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Bob Parker

Bob Parker

Lt. Robert Parker served with the Omaha (Neb.) PD for 30 years and commanded the Emergency Response Unit. He is responsible for training thousands of law enforcement instructors in NTOA's Patrol Response to Active Shooters courses.

Doug  Wyllie

Doug Wyllie

Doug Wyllie has authored more than 1,000 articles and tactical tips aimed at ensuring that police officers are safer and more successful on the streets. Doug is a Western Publishing Association “Maggie Award” winner for Best Regularly Featured Digital Edition Column. He is a member of International Law Enforcement Educators and Trainers Association (ILEETA), an Associate Member of the California Peace Officers’ Association (CPOA), and a member of the Public Safety Writers Association (PSWA).

Jose Medina

Jose Medina

Officer Jose Medina is an active member of the Piscataway (N.J.) Police Department's SWAT team and runs Awareness Protective Consultants (Team APC) tactical training.

Terror and Tragedy in Turlock

Faced with a deranged man stomping a baby to death, one of your fellow cops did the only that could be done. And you would, too.

June 18, 2008  |  by Robert O'Brien - Also by this author

Shortly after 10 p.m. last Saturday night (June 14) motorists in rural Turlock, Calif., happened upon a sight too horrible to adequately describe.

There, in the darkened roadway, a man was repeatedly bashing, beating, stomping, punching, kicking, and slamming a baby. Witnesses called 911 and tried to stop the brutal attack, only to be repulsed by the attacker. During the attack, the young man was described as “very calm” and talked about “getting the demons out” of the child, all the while  continuing the onslaught. 

One witness estimated that this deranged adult delivered in excess of 100 stomps, kicks, and punches in an attack that lasted at least seven minutes.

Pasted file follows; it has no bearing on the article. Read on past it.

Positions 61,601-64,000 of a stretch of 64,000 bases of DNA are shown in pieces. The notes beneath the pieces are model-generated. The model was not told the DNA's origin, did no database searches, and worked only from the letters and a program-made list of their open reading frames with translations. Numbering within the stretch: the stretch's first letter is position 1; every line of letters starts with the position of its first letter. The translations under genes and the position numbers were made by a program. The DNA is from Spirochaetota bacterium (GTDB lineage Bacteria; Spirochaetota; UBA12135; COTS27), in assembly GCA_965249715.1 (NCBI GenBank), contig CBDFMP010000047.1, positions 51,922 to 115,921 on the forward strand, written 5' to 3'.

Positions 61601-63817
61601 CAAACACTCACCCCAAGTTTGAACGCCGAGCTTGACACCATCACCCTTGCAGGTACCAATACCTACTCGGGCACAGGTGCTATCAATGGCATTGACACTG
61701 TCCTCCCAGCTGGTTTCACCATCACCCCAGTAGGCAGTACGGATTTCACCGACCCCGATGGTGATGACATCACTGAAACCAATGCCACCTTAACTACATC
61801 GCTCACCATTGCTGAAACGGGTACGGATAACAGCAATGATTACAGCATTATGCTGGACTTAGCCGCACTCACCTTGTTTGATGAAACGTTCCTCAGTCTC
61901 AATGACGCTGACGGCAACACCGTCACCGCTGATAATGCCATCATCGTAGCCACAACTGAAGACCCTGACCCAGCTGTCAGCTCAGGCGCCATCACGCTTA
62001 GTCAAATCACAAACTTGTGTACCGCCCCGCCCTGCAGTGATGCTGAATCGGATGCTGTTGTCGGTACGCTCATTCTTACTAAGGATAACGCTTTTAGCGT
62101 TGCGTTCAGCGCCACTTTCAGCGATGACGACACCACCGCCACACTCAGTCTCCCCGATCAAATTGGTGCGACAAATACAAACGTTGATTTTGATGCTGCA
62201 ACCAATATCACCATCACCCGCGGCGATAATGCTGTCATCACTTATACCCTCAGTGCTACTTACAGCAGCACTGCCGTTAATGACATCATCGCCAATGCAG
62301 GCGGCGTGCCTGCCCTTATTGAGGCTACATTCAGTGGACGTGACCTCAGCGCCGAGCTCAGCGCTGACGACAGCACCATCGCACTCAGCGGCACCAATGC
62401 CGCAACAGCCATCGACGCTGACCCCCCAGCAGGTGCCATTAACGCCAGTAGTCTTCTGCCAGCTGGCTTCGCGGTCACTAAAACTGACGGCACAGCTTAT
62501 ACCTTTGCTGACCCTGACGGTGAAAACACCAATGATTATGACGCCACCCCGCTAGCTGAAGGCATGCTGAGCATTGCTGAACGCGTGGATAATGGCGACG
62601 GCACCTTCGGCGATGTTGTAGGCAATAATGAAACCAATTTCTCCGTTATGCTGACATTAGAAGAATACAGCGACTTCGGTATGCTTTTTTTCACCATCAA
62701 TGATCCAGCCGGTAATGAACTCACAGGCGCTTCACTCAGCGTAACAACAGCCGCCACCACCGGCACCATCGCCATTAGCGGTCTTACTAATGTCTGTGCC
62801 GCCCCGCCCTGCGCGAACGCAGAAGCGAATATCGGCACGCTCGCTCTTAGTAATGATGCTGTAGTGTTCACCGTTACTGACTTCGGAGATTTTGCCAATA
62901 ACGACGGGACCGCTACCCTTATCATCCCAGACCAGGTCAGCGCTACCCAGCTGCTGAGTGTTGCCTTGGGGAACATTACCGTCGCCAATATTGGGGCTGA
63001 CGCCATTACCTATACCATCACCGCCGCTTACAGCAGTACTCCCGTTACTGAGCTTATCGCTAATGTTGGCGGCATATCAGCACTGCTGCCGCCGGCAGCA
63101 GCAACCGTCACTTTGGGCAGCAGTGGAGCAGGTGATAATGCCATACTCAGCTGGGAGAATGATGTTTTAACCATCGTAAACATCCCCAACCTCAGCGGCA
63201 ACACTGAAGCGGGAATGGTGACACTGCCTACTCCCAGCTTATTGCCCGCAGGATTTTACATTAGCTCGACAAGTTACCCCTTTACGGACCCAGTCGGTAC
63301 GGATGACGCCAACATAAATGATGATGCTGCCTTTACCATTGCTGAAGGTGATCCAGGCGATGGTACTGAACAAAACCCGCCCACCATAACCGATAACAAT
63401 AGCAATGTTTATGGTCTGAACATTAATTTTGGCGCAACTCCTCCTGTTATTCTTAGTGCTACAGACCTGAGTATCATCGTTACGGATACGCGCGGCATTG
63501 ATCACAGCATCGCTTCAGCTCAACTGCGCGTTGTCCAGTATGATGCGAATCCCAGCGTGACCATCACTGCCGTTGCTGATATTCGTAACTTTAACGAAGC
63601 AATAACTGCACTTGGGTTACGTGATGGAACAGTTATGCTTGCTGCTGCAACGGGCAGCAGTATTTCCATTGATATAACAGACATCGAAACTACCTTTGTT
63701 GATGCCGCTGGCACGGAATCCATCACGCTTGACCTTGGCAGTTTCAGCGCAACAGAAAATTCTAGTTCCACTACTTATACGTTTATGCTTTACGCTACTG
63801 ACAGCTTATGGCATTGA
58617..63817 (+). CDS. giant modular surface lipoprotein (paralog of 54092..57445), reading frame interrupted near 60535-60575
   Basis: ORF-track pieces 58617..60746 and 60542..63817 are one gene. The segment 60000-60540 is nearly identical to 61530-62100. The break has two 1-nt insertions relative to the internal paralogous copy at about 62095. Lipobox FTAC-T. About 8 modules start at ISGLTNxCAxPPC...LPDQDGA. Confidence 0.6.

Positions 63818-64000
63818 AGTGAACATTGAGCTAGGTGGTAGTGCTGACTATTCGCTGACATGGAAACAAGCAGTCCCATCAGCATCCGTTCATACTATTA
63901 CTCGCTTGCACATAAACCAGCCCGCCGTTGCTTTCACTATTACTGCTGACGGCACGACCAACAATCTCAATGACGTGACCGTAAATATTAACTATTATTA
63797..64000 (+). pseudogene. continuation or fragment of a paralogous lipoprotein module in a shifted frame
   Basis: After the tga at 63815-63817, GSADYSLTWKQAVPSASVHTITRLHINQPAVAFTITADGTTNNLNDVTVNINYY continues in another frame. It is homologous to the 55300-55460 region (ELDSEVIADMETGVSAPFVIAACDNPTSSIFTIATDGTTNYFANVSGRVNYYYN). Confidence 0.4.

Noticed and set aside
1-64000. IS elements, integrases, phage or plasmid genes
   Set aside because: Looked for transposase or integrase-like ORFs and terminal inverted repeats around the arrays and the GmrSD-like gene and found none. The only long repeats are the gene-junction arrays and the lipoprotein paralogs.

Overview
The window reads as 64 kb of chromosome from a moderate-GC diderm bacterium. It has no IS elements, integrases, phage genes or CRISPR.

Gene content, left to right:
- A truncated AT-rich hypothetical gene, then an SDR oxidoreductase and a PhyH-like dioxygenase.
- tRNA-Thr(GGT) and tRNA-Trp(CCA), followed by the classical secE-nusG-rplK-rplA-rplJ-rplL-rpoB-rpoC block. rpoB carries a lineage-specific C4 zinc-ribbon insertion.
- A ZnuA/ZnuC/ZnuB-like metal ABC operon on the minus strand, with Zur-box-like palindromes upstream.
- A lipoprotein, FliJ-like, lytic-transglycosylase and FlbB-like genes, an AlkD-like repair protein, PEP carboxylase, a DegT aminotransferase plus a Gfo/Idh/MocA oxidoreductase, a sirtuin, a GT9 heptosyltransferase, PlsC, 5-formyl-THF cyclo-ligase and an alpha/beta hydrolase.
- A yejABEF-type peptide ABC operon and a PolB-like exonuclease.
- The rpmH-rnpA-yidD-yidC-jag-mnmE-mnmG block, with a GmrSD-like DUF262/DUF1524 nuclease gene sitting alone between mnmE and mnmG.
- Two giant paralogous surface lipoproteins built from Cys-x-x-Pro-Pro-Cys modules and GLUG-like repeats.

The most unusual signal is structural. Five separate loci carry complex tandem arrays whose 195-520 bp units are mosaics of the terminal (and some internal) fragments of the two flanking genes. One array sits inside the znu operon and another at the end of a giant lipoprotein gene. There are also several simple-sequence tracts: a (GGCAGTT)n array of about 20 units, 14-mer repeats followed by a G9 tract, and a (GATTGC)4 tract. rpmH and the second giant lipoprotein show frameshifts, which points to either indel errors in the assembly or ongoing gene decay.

At the time of the first 911 calls, the Stanislaus County Sheriff’s Department helicopter happened to be in the sky above Turlock. This air unit responded within six minutes to the frantic citizen reports, along with ground units. From the air above the scene, the helicopter crew (SCSD pilot and Modesto Police Department observer) witnessed the brutal beating as they lit up the man and the toddler with their spotlight.

The pilot made a skillful, night emergency landing as closely as possible in a field. It was a cow pasture separated from the road by a daunting obstacle electrified, barbed wire fencing.
Immediately upon landing, the Modesto officer sprinted 20 yards to the fence – commanding the suspect to cease his brutal attack against the helpless baby. The suspect’s response was to say “I’m not going to prison.” He raised his middle finger to the officer and continued kicking and stomping the baby.

The officer responded with the only option he had left. From a reported 10-foot distance, he shot the suspect in the forehead. The suspect dropped, dead, ending one of the most brutal and horrific attacks imaginable.

EMTs arrived quickly, but it was too late. The toddler was dead, mangled so badly it will take DNA to confirm his identity. However, the suspect’s identity is known, he’s the 27-year-old father of an infant son. And that infant was undoubtedly the victim of the attack. That this happened the night before Father’s Day is almost too sad to mention.

If you’re anything like me, this incident really got your blood boiling. In previous SWAT columns, we’ve discussed first-responder tactics for active shooters. While this atrocity didn’t involve a gun, it was a murder in progress, one that could only be stopped by physically stopping the threat. Which is precisely what the Modesto officer did, within two minutes of arrival on the scene. The actions of this and the other officers on the scene serve as a reminder to all of us that we need to be ready and willing to respond immediately at all times to protect the innocent. This is far more than our job; it’s our sworn duty.

There isn’t a police officer alive who doesn’t understand the ultimate dual responsibility of our profession. To protect and save innocent lives, and when necessary, take the lives of those who place others in imminent danger of death or serious bodily harm.